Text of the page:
Harmony Remote

I recently replaced a Harmony 880 remote with a Harmony 900 for the RF capabilities. It has enormously improved the WAF of the entire setup since it's very reliable.

Setup on Mac OS X

I use a Mac OS X machine and the Harmony 900 didn't work when I plugged it into the USB port. It turns out that it uses the USB as a network adapter. To set up the remote and let the software recognize it, you must follow some instructions from a Harmony troubleshooting website which applies to the Harmony 900/1100 series.

Basically you need to set the local side of the USB Ethernet to with a netmask of and you should be able to talk to it with the Harmony Remote configuration software. You can confirm that the remote is connected by pinging

Note: Ignore the advice about setting the "Router" address. This will only cut off your Internet connection whenever the Harmony remote is connected!

You can find the drivers for Mac OS X at Logitech's driver page.

Integration with Xantech IR system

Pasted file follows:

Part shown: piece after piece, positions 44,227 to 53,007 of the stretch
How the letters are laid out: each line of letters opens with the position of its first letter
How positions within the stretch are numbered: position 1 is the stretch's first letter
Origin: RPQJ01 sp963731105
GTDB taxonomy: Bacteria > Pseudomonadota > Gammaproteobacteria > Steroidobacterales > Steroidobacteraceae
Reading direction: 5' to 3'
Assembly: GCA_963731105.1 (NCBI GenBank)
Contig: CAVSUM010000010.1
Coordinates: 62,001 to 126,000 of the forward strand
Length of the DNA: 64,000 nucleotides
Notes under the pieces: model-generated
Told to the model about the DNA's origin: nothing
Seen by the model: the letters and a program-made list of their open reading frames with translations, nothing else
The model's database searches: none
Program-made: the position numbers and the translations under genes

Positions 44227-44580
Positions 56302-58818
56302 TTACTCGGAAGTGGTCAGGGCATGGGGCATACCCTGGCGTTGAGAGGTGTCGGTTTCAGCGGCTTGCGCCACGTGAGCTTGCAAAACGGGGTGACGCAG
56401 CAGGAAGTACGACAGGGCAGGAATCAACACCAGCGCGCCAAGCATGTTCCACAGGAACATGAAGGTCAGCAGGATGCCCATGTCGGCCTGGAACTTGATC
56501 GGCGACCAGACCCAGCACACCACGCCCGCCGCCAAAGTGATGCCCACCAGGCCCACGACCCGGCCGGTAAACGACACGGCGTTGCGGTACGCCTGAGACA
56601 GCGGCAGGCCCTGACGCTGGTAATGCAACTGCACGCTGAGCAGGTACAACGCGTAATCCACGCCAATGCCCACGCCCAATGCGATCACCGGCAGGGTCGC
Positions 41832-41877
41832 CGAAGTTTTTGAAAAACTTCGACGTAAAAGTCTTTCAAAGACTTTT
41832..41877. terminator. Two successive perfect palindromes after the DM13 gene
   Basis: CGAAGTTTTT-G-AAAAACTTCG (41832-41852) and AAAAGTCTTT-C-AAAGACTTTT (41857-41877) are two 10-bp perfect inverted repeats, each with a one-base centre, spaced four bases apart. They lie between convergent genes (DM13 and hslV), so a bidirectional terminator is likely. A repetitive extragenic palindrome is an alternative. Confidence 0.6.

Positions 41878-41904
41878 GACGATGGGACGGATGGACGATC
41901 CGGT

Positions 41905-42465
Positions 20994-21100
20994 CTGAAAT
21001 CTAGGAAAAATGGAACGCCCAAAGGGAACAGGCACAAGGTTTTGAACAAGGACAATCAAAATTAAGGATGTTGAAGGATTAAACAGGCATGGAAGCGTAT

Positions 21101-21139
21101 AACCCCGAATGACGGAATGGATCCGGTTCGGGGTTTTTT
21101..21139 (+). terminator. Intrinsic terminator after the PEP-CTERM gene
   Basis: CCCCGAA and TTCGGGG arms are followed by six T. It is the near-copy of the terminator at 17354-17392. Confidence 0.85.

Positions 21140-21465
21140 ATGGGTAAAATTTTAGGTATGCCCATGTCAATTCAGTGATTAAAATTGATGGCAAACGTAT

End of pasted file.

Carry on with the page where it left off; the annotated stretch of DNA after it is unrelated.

Xantech 789-44 Connecting Block 789-44 screw terminal Logitech mini-blaster cut in half with stripped wires

I bought a Xantech starter kit from eBay a year ago in an effort to improve the Harmony 880's operation. Unfortunately, it didn't help. However, you can easily connect the Harmony 900's RF to IR conversion block to a Xantech system:

I used the Xantech 789-44 Connecting Block as the part that does the actual IR blasting.

  1. Cut off the end of one of the IR mini-blasters that came with the Harmony 900
  2. Strip the end with 1/8" mono connector
  3. Take the white wire and put it in the "IR IN" screw terminal of the Xantech
  4. Take the copper jacket of the wire and put it in the "GND" screw terminal of the Xantech
  5. Plug the 1/8" mono connector into the IR blaster port of the Logitech

Making the IR emitters stick

I recommend using a hot glue gun with low temperature glue to stick all the emitters to everyone. The double-sided tape that comes on most emitters just doesn't stick that long.

If you need to remove the emitters later, simply using a pocket knife and apply a little twisting pressure under the edge of the emitter. It should pop off without leaving a scratch or residue.

Kenny Root

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